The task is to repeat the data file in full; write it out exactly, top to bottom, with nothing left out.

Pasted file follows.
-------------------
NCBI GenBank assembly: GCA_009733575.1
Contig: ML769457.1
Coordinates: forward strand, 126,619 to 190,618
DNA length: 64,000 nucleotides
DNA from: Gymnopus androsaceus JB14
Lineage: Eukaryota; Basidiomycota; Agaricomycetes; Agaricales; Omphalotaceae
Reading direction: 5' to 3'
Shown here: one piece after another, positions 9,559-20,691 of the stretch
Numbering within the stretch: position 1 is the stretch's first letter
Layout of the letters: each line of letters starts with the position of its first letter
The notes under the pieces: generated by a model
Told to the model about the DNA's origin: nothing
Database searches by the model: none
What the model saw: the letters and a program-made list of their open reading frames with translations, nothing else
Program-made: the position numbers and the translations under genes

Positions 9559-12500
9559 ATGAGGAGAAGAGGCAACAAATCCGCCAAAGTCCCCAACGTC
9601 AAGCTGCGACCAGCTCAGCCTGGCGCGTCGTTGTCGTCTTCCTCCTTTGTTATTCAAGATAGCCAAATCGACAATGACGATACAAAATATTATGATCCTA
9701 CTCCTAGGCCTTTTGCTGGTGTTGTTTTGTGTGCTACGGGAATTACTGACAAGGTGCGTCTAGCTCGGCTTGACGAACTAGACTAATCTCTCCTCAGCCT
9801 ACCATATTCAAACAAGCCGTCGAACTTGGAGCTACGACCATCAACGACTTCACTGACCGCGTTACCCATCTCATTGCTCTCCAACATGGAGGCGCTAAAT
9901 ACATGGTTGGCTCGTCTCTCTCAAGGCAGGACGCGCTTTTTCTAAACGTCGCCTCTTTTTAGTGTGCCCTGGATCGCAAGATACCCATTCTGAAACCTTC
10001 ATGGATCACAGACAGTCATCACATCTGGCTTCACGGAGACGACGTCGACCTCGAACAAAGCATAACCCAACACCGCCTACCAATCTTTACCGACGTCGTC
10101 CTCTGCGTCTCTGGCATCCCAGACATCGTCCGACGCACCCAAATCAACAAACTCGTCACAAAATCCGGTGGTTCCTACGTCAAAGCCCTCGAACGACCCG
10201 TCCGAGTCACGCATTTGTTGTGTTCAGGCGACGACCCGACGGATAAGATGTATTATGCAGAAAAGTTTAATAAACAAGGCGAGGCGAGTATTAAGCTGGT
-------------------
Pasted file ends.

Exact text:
NCBI GenBank assembly: GCA_009733575.1
Contig: ML769457.1
Coordinates: forward strand, 126,619 to 190,618
DNA length: 64,000 nucleotides
DNA from: Gymnopus androsaceus JB14
Lineage: Eukaryota; Basidiomycota; Agaricomycetes; Agaricales; Omphalotaceae
Reading direction: 5' to 3'
Shown here: one piece after another, positions 9,559-20,691 of the stretch
Numbering within the stretch: position 1 is the stretch's first letter
Layout of the letters: each line of letters starts with the position of its first letter
The notes under the pieces: generated by a model
Told to the model about the DNA's origin: nothing
Database searches by the model: none
What the model saw: the letters and a program-made list of their open reading frames with translations, nothing else
Program-made: the position numbers and the translations under genes

Positions 9559-12500
9559 ATGAGGAGAAGAGGCAACAAATCCGCCAAAGTCCCCAACGTC
9601 AAGCTGCGACCAGCTCAGCCTGGCGCGTCGTTGTCGTCTTCCTCCTTTGTTATTCAAGATAGCCAAATCGACAATGACGATACAAAATATTATGATCCTA
9701 CTCCTAGGCCTTTTGCTGGTGTTGTTTTGTGTGCTACGGGAATTACTGACAAGGTGCGTCTAGCTCGGCTTGACGAACTAGACTAATCTCTCCTCAGCCT
9801 ACCATATTCAAACAAGCCGTCGAACTTGGAGCTACGACCATCAACGACTTCACTGACCGCGTTACCCATCTCATTGCTCTCCAACATGGAGGCGCTAAAT
9901 ACATGGTTGGCTCGTCTCTCTCAAGGCAGGACGCGCTTTTTCTAAACGTCGCCTCTTTTTAGTGTGCCCTGGATCGCAAGATACCCATTCTGAAACCTTC
10001 ATGGATCACAGACAGTCATCACATCTGGCTTCACGGAGACGACGTCGACCTCGAACAAAGCATAACCCAACACCGCCTACCAATCTTTACCGACGTCGTC
10101 CTCTGCGTCTCTGGCATCCCAGACATCGTCCGACGCACCCAAATCAACAAACTCGTCACAAAATCCGGTGGTTCCTACGTCAAAGCCCTCGAACGACCCG
10201 TCCGAGTCACGCATTTGTTGTGTTCAGGCGACGACCCGACGGATAAGATGTATTATGCAGAAAAGTTTAATAAACAAGGCGAGGCGAGTATTAAGCTGGT